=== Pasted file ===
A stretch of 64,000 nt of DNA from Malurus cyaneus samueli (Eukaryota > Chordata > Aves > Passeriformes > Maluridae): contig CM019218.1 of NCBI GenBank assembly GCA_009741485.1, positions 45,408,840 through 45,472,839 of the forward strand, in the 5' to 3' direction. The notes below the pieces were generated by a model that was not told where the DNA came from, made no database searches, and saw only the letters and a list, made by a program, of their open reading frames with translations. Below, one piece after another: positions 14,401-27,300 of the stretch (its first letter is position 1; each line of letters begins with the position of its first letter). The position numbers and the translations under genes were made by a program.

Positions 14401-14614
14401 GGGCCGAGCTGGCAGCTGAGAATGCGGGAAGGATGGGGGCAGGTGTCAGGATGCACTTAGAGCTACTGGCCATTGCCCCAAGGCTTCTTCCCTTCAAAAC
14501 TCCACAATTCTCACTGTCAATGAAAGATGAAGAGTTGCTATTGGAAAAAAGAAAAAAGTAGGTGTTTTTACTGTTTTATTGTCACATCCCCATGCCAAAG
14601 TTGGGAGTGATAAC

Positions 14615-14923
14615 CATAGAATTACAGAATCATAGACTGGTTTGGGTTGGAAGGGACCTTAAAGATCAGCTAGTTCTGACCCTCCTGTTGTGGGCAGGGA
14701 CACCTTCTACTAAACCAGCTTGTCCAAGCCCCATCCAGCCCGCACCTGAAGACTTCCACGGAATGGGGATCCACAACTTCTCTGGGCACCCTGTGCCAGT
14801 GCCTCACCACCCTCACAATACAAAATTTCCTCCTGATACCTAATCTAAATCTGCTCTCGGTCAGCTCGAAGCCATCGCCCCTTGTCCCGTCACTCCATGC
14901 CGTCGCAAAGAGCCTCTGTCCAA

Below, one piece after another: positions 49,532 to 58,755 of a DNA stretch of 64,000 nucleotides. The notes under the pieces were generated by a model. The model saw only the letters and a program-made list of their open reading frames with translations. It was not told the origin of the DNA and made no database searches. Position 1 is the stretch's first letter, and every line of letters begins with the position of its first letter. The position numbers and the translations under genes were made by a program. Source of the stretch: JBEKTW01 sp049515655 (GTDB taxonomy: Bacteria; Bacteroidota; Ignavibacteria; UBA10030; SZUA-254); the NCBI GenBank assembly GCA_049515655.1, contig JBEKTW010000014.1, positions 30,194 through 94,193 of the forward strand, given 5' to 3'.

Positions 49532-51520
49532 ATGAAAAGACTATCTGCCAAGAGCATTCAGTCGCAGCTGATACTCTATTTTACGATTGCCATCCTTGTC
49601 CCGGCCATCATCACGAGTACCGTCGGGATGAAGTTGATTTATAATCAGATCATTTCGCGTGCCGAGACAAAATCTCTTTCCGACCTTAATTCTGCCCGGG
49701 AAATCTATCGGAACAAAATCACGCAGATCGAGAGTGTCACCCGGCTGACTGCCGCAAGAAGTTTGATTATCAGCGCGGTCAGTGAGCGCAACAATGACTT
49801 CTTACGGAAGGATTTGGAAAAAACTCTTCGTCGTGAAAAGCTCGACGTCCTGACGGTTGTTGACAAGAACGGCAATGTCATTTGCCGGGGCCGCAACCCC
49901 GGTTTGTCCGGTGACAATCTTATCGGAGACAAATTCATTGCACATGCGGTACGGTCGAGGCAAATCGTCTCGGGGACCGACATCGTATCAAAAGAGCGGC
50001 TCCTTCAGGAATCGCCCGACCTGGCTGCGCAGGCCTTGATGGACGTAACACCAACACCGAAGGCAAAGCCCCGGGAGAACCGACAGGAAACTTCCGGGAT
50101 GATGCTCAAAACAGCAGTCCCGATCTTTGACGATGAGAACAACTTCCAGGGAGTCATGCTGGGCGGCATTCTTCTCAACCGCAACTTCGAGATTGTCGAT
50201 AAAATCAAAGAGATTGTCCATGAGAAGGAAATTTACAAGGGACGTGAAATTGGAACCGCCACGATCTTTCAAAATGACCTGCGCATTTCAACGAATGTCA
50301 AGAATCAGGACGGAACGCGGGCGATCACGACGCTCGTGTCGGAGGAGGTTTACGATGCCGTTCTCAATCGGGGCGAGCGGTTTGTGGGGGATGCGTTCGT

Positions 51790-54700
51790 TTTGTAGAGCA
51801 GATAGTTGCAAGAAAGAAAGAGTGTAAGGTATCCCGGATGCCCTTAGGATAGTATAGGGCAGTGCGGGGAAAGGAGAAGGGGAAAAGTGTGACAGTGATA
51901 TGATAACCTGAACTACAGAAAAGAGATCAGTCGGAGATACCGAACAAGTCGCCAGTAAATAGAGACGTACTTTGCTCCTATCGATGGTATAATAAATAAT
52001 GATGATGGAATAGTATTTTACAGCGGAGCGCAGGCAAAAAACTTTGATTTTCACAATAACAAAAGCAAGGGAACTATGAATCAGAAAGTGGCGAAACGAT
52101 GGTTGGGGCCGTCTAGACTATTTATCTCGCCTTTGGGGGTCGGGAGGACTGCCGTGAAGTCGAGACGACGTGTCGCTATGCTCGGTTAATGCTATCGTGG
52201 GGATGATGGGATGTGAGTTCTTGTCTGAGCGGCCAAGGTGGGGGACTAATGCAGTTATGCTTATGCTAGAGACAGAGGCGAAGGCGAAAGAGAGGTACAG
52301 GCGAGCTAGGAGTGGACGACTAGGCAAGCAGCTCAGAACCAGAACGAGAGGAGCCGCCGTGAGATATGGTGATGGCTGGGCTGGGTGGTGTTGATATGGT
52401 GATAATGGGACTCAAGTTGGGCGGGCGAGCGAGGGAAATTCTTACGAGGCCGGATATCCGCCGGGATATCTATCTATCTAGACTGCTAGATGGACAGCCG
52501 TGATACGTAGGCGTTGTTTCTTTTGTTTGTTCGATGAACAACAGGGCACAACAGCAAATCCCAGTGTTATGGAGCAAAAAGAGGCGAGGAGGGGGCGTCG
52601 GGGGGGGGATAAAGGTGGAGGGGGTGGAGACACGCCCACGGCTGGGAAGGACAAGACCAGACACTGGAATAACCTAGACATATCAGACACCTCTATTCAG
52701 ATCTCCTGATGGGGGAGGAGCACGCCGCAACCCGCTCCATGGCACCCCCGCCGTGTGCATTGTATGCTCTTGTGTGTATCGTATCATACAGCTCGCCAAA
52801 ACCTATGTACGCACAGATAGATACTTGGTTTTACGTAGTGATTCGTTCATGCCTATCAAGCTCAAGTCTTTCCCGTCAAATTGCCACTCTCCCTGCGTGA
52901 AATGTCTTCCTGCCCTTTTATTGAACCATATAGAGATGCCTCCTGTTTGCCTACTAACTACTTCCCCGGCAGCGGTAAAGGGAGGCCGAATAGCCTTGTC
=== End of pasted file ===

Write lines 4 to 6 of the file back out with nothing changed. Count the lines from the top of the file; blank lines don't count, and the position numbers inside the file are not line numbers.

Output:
14501 TCCACAATTCTCACTGTCAATGAAAGATGAAGAGTTGCTATTGGAAAAAAGAAAAAAGTAGGTGTTTTTACTGTTTTATTGTCACATCCCCATGCCAAAG
14601 TTGGGAGTGATAAC

Positions 14615-14923